Ludum Dare 23 – Nanofault

So I promised blogging during the event, and I didn’t deliver.  Turns out that during these things you end up either sleeping, or working on the project and not spending as much time working on blogging about the project.  Until afterwards.

For those interested (you should be), check out the main blog for the game entry (as well as updates post competition) over at the NoDisassemble blog page.  If you’re interested in the music in the game (shameless plug) check it out.  All in all, before we get started on dissecting the event from my perspective I want to give a shout out to everyone that was involved.

Sean’s art is really fantastic, even given the limited time constraints I was really impressed with the level of detail and how all of the stuff he designed worked well together.  He’s also highly organized and good at getting solid game designs and ideas down on paper.  Without this skill I think we would have had many more hangups than we did.

Jason cranked away on some solid AI code, enemy spawns, player movement, and lots of Unity tweaking.  He was also responsible for fixing quite a few of the early bugs that were holding some of the progress back and was able to iterate on the design enough to keep the scope small, allowing us to get where we did.

Brandon did a lot of the collision code, player respawn / health / damage as well as the individual scenes for setting up scene transitions.  This includes: Lose Screen, Win Screen, Title screen and moving in and out of the Main World scene.  He also spent quite a bit of time in the late hours on improving some of the reliability and adding level/room transitions.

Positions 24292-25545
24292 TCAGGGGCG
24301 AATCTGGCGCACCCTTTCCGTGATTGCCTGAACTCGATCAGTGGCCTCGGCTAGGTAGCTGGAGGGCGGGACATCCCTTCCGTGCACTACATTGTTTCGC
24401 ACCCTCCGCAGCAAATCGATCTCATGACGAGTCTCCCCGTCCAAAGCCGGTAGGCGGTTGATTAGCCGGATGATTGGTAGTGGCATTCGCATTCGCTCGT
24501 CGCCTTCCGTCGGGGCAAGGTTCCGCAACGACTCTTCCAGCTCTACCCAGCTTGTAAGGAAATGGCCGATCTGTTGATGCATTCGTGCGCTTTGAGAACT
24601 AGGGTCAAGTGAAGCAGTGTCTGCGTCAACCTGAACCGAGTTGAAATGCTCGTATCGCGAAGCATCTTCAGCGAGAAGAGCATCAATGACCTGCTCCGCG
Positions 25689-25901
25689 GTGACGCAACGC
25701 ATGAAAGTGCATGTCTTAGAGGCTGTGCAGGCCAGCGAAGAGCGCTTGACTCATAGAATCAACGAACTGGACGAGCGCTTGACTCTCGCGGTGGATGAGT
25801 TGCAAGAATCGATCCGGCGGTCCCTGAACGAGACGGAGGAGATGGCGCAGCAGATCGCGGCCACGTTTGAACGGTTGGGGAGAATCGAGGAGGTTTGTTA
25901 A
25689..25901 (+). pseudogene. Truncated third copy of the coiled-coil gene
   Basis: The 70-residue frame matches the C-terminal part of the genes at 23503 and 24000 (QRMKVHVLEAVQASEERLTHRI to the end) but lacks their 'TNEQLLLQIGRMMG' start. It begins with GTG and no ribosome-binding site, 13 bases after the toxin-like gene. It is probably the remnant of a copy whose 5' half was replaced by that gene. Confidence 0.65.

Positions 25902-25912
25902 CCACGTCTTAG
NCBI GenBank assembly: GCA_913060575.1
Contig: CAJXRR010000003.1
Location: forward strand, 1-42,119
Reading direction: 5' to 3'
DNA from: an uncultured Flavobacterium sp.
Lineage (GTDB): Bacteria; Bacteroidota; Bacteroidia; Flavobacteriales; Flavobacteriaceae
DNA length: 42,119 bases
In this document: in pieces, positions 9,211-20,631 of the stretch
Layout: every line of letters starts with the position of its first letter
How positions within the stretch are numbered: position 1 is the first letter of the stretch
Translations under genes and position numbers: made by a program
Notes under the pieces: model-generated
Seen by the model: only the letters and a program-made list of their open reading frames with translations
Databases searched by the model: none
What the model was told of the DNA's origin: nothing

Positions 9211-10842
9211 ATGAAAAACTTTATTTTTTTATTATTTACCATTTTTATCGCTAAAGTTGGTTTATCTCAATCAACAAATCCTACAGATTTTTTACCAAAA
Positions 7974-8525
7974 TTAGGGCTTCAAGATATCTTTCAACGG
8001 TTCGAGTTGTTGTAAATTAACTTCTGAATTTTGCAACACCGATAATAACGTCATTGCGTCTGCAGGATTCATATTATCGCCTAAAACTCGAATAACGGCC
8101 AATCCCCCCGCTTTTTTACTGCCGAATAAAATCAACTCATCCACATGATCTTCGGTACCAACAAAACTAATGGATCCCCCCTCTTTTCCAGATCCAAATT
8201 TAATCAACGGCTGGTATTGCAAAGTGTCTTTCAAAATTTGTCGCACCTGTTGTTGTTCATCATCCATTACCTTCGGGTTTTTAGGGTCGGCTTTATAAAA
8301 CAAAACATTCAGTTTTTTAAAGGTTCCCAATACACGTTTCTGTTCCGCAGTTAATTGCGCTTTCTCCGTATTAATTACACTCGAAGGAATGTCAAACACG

I did the music and sound as mentioned, and some small implementation details.  I’d liked to have done more coding but the unfamiliarity with Unity and some of the other problems listed below eventually slowed down my help in that category.  It was definitely a fun project, and I’m still happy with the progress we made considering the entire thing was from scratch with no previously working game code.

What went well

I think everyone learned, had fun, and is pretty proud of Nanofault.  That in and of itself is what I’d consider a success.  After all, the real goal of the competition is to get people working with a deadline and really focusing on a project to have fun with it.

Our team worked well together, during some of our meet-ups and gatherings at Brandon’s we had a lot of collaboration going on the ideas and everyone was well engaged.  Well all gained valuable experience, and ended up with a playable game too (it’s quite hard though, so it’s a difficult sell).

What went… not so well

Our lack of experience with the engine I think ended up being a little more of an issue than we had anticipated.  Often changes on one machine when checked in, would fail on another.  This would be caused by anything from metadata files that weren’t checked out or in at the appropriate times, to corrupt project files, and the fact that Unity stores a lot of data in binary files (which don’t merge very well and forced us to have serial checkouts very frequently).

I’m sure there’s a proper way to do collaboration between multiple team members on a single scene in Unity, but we weren’t doing it.  This was frustrating to be able to iterate quickly, when adding files or tweaking files in the scene had to be done by taking turns.